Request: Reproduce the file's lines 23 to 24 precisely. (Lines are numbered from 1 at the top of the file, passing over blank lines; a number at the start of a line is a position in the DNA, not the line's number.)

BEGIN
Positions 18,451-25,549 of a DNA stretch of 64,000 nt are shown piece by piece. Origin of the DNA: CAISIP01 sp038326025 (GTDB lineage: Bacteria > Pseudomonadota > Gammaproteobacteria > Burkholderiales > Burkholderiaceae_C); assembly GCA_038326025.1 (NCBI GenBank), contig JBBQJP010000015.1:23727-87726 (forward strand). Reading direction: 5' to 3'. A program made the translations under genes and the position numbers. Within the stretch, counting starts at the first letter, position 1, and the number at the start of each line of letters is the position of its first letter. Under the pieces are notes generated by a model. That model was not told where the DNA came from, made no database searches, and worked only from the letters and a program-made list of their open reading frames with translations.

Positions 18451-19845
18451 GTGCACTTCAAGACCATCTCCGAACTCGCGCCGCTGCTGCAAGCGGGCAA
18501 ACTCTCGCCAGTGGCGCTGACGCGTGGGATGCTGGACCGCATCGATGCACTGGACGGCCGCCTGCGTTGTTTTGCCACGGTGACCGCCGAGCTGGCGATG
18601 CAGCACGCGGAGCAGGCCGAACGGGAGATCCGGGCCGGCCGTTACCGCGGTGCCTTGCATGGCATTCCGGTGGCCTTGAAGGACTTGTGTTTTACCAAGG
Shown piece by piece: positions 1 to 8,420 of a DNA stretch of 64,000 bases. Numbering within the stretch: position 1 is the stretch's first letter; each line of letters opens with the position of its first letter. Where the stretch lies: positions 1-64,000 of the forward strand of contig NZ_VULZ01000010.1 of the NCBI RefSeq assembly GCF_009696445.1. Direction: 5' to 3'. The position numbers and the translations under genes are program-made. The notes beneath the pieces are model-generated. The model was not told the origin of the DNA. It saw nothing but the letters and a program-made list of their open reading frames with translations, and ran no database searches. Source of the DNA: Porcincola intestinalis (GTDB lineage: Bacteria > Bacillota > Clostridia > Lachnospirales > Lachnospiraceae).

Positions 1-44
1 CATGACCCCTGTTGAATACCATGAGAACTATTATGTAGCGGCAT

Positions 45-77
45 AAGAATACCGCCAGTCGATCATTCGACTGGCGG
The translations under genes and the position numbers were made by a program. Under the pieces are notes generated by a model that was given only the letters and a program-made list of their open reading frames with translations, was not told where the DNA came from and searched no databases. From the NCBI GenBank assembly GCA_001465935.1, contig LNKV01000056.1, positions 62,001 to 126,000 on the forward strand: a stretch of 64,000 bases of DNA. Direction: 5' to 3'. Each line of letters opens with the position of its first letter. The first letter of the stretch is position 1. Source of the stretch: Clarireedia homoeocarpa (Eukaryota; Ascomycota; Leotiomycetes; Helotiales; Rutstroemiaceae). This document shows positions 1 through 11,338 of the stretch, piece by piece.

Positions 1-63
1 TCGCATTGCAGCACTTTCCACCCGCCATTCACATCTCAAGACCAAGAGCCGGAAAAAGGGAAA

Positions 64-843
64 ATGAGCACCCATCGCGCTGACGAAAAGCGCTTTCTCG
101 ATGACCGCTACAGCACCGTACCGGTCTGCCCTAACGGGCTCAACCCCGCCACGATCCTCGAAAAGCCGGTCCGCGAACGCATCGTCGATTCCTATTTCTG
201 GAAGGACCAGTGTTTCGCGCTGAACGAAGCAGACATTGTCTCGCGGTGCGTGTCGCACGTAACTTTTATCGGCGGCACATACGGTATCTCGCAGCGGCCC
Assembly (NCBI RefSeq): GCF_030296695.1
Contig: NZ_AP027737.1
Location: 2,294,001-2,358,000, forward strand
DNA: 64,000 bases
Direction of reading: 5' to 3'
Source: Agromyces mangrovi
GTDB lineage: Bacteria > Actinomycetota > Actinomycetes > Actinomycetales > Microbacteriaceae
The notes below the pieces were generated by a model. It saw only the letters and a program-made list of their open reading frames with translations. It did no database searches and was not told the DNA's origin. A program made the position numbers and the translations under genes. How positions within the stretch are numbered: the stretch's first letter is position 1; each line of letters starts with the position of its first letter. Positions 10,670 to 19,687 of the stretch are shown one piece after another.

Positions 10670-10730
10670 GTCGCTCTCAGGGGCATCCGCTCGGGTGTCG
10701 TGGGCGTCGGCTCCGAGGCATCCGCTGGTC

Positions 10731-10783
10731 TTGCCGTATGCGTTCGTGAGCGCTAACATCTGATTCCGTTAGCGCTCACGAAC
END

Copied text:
Source: Agromyces mangrovi
GTDB lineage: Bacteria > Actinomycetota > Actinomycetes > Actinomycetales > Microbacteriaceae